Monday, November 23, 2015
The U.S. Federal Aviation Administration's (FAA) Unmanned Aircraft Systems Registration Task Force Aviation Rulemaking Committee released its final report earlier today. The recommendations contained within the report are non-binding, but the FAA is not expected to significantly deviate from the plan outlined in the report. There is very limited time remaining if the FAA is to meet its objective of having a working registration process in place prior to the Christmas holiday, but the Task Force's recommendations may be manageable. The key recommendations were to require owners of small Unmanned Aircraft Systems (under 55 pounds) to register their drones with the federal government online prior to operation, as opposed to at the point-of-sale. The Task Force recommends that registration be free of charge, and open to any person, citizen or not, as long as he or she is at least 13 years of age. Owners would only be required to provide their name and street address when registering. After registration is complete, each drone will be assigned a registration number which the owner will be required to affix to the drone. There is little to object to in the report, as the registration process described should hardly inconvenience drone operators. This hasn't prevented some drone enthusiasts from objecting on principle to the notion that the FAA has the statutory authority to mandate registration of non-commercial drones, which remains a live question, though one that the FAA likely won't have to litigate until 2016. On the pro-regulatory side, there is concern that not requiring registration at the point-of-sale will lead to widespread non-compliance with the registration requirement. The Task Force recommended the imposition of monetary penalties for non-compliance but did not include specific amounts.
Wednesday, November 18, 2015
The Russian government has now acknowledged that the recent explosion of a charter jet departing from Egypt's Sharm el Sheikh airport was almost certainly caused by an act of terrorism. The Egyptian government had disputed the bomb theory in recent weeks, but without Russian support Egypt appears likely to eventually concede on this point as well. Should individuals be located and apprehended in connection with the bombing, prosecution of their actions would be covered by the 1971 Convention for the Suppression of Unlawful Acts Against the Safety of Civil Aviation and its 1988 Supplemental Protocol.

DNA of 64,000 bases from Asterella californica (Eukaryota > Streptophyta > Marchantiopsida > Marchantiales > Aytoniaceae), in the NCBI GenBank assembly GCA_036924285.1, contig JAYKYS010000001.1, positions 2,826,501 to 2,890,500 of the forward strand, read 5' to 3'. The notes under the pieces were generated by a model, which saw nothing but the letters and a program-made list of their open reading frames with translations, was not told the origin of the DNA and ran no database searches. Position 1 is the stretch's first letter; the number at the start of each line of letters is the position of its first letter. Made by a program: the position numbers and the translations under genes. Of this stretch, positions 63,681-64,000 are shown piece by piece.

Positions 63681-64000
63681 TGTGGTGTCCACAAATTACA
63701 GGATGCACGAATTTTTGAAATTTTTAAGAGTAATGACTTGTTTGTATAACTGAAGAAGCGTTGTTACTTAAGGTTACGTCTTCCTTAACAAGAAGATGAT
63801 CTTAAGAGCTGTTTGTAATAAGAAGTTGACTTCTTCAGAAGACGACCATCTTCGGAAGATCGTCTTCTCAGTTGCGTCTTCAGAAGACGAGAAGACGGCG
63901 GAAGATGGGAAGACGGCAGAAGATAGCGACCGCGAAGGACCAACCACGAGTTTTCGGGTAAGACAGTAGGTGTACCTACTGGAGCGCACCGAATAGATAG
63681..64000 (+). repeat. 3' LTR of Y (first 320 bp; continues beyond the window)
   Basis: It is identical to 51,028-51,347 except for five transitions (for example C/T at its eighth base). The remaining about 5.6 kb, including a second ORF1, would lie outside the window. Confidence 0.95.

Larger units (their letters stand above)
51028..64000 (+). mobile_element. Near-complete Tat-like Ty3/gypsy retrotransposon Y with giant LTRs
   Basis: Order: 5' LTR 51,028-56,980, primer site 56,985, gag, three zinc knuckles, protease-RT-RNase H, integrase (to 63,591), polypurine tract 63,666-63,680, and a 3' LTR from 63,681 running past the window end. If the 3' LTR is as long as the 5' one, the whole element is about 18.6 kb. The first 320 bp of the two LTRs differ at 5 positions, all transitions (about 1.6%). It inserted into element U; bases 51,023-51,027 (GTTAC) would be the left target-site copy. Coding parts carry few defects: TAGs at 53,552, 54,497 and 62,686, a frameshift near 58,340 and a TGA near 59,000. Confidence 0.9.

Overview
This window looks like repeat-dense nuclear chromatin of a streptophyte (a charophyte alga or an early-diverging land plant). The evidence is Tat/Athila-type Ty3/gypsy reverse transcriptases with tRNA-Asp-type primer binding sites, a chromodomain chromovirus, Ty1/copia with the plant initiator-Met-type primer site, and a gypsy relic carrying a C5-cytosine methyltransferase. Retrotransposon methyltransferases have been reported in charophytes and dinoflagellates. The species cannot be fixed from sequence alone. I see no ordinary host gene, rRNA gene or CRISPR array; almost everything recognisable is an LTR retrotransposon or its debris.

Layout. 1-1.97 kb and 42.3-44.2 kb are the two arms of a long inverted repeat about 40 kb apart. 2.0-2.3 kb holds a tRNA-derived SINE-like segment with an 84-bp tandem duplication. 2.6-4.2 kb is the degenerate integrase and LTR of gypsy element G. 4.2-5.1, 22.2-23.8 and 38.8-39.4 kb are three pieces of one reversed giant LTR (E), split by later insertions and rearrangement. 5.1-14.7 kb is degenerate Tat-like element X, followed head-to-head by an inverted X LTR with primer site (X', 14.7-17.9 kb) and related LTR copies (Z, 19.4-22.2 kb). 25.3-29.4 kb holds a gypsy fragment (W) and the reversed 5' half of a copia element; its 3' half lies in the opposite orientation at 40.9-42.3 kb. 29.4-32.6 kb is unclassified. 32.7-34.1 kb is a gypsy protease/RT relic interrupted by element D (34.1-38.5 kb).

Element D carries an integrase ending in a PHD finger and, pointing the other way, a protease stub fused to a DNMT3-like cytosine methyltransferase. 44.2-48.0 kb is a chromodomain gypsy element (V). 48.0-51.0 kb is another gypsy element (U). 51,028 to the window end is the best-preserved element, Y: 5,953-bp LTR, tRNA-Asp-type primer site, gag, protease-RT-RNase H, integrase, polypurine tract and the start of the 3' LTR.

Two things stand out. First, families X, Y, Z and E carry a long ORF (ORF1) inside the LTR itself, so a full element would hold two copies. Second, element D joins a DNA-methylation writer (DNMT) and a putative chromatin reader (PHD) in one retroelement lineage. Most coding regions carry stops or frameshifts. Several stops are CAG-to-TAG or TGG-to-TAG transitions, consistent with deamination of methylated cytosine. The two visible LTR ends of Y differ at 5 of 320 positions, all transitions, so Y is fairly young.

Monday, November 16, 2015
As we await the results of the investigation into the midair explosion of a Russian airliner two weeks ago, tension has arisen between authorities in Egypt and countries such as the United States, which are used to playing a more active supporting role in investigating such incidents. In addition, the suspected connections to terrorism, combined with the tragic events in Paris last week, have prompted a renewed focus on airport security.
Thursday, November 12, 2015
The United States Department of Justice has filed a complaint in federal court in an attempt to prevent United Airlines from acquiring 24 takeoff and landing slots at Newark Airport in an exchange with Delta Air Lines for slots at JFK Airport. United has a dominant position at Newark, owning more than 70 percent of the slots. United believes the relevant market for antitrust analysis should not be confined to city-pairs between Newark and other cities, but should encompass the entire New York city region in which there exist alternatives to Newark Airport and a greater degree of competition. The DOJ forced United to divest slots at Newark as a condition of its merger with Continental and has opposed subsequent attempts by United to reacquire Newark slots, so it can be assumed that the DOJ has already considered and rejected this argument. If the slot swap is to go forward, United may need to convince a court that the DOJ is mistaken.
Wednesday, November 11, 2015
Reuters is reporting that the European Commission is drafting a legislative proposal for release early next year that would allow it to take a tougher line against competitive practices by non-EU carriers the Commission deems to be unfair. The report indicates that the new proposal could extend the Commission's authority to a broader range of practices, grant the Commission new investigative powers, and add new sanctions for violators up to and including revocation of traffic rights. The proposal is clearly intended with the Gulf carriers in mind, as the article mentions that the Commission hopes to discuss the issue of government subsidies with the UAE and Qatar in air services agreement negotiations next month. While subsidy accusations by the legacy U.S. carriers against the Gulf states, including a Wall Street Journal Op-Ed yesterday, have been the dominant story of 2015, this report indicates that Europe is poised to significantly escalate matters this winter.